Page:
Squirrel On Palomar Mountain Tests Positive for Plague

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A squirrel trapped in routine surveillance on Palomar Mountain has tested positive for plague, the first detection of the disease in San Diego County in 2015.

County environmental health officials reminded people that it is common to find the bacteria — Yersina pestis — that causes plague in San Diego County mountains and that hikers and campers should always avoid coming into contact with squirrels, chipmunks and other animals in the wild.

“You should never feed or play with squirrels when you see them outdoors,” said Environmental Health Department Director Elizabeth Pozzebon. “If you’re camping, don’t set up your tents near squirrel burrows. And if you find dead squirrels, report them to park rangers.”

Environmental health vector control crews have posted warning signs in the area where the squirrel was trapped.

Plague mainly affects wild rodents but can be spread to people by fleas when they feed on an infected animal and then bite people. Hunters can also get infected if they handle tissue or body fluids of infected animals.

Hikers and campers in rural mountain areas should always look for plague warning signs and take simple steps to avoid coming into contact with disease-carrying fleas:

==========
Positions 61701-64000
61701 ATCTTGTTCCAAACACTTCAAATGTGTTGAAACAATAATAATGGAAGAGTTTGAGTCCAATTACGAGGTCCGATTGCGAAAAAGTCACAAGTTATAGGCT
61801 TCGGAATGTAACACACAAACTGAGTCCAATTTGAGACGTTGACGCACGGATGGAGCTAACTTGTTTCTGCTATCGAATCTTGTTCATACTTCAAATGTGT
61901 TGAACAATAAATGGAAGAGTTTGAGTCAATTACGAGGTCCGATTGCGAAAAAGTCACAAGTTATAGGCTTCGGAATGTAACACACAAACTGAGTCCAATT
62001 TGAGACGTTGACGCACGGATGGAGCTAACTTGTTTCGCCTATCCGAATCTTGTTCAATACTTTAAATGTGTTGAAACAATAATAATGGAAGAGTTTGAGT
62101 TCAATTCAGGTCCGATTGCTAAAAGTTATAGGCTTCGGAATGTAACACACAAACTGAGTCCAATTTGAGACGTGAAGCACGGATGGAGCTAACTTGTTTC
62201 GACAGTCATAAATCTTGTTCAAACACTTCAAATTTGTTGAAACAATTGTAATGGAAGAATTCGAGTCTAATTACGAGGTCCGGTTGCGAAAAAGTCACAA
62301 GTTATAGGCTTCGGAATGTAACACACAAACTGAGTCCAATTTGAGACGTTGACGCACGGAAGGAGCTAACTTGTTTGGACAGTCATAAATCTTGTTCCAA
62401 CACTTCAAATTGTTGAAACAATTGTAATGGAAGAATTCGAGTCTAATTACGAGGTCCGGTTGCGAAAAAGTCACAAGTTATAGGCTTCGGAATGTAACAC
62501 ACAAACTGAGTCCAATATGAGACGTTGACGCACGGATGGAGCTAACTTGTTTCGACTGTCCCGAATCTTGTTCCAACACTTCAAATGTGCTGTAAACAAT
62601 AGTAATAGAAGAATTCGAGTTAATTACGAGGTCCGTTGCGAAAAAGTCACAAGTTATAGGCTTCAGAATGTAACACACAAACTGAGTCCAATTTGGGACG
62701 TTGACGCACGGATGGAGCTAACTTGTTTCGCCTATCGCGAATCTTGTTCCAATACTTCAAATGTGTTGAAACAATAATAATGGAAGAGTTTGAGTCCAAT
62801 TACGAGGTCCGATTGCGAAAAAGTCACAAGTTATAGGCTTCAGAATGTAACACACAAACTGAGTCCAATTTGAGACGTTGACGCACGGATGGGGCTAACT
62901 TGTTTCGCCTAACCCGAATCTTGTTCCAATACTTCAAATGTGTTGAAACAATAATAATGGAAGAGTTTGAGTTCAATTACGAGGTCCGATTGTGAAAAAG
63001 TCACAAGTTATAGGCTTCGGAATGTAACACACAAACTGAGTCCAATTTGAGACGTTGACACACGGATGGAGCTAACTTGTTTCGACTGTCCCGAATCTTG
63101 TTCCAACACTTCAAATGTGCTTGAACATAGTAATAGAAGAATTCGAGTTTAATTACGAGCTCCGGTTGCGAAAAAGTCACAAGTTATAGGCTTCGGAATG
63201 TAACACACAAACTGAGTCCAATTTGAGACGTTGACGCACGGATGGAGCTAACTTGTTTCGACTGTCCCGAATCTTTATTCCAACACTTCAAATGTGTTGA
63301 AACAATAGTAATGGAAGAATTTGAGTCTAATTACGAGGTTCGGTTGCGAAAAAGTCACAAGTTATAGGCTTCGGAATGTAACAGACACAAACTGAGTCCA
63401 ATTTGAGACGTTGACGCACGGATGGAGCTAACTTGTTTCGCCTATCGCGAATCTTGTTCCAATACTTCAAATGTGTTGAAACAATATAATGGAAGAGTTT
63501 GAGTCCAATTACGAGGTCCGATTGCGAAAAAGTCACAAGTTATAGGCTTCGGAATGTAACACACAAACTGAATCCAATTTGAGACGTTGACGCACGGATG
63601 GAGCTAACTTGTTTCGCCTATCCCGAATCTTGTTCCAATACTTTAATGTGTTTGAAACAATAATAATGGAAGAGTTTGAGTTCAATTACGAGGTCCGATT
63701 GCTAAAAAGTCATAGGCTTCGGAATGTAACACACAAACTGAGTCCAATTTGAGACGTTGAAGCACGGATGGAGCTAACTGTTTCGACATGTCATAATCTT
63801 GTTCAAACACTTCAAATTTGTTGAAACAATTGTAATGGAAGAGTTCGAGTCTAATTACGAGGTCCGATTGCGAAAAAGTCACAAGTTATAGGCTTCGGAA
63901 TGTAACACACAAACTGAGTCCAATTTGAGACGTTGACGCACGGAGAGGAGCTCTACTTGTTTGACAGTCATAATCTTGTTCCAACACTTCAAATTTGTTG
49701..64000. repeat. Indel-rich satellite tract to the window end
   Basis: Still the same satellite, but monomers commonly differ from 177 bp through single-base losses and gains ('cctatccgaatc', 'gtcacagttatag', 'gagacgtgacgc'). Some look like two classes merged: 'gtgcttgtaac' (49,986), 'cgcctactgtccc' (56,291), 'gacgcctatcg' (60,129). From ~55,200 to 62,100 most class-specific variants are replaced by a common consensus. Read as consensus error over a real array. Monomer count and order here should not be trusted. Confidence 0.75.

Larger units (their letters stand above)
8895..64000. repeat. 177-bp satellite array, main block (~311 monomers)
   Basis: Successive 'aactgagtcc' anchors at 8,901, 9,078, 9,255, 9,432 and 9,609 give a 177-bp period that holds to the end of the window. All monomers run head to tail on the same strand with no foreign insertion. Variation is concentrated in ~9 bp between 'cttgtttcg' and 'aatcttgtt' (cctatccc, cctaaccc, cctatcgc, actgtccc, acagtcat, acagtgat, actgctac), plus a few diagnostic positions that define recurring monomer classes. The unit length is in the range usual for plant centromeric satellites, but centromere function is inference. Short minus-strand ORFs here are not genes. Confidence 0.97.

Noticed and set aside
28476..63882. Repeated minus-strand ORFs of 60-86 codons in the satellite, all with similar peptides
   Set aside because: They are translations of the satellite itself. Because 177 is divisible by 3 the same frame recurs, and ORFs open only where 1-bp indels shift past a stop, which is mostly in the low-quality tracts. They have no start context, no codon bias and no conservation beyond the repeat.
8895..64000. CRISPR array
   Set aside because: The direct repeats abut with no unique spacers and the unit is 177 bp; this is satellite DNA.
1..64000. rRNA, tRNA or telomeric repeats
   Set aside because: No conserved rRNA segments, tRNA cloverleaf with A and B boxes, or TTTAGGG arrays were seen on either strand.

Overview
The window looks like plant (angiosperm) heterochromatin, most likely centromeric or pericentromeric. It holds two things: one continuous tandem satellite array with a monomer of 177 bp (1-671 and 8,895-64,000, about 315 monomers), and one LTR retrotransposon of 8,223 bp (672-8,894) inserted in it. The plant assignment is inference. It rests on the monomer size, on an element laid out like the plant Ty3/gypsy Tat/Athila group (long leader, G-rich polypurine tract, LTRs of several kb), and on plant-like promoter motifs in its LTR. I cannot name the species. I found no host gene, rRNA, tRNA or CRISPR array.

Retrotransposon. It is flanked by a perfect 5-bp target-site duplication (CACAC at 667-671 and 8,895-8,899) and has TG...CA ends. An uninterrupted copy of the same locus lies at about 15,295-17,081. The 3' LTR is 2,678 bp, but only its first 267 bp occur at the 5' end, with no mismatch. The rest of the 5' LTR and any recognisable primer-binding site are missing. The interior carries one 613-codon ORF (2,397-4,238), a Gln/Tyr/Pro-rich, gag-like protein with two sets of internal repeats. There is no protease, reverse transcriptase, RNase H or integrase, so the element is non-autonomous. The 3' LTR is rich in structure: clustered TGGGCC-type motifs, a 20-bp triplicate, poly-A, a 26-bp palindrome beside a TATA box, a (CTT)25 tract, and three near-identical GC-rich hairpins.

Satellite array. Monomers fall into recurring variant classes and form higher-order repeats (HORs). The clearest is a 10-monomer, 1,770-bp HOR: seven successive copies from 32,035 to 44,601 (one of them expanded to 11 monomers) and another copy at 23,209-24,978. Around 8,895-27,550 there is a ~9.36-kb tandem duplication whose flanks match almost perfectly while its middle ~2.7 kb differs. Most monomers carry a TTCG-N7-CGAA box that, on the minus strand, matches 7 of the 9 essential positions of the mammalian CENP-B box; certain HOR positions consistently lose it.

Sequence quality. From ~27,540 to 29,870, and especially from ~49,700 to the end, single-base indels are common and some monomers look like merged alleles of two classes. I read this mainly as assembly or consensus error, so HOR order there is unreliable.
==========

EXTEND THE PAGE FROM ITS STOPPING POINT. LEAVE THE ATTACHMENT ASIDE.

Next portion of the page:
• Avoid contact with ground squirrels, chipmunks and other wild animals.
  • Do not feed, touch or handle wild animals. Do not rest, camp or sleep near animal burrows in the ground.
  • Do not touch sick or dead animals.
  • Protect your pets by keeping them on a leash, by using flea controls, or even better, by leaving them safe at home.
  • Contact your doctor immediately if you become sick within a week of visiting an area known to have plague.

For more information about plague surveillance, call the County Vector Control Program at (858) 694-2888 or visit the Vector Control Program website


Gig Conaughton is a communications specialist with the County of San Diego Communications Office. Contact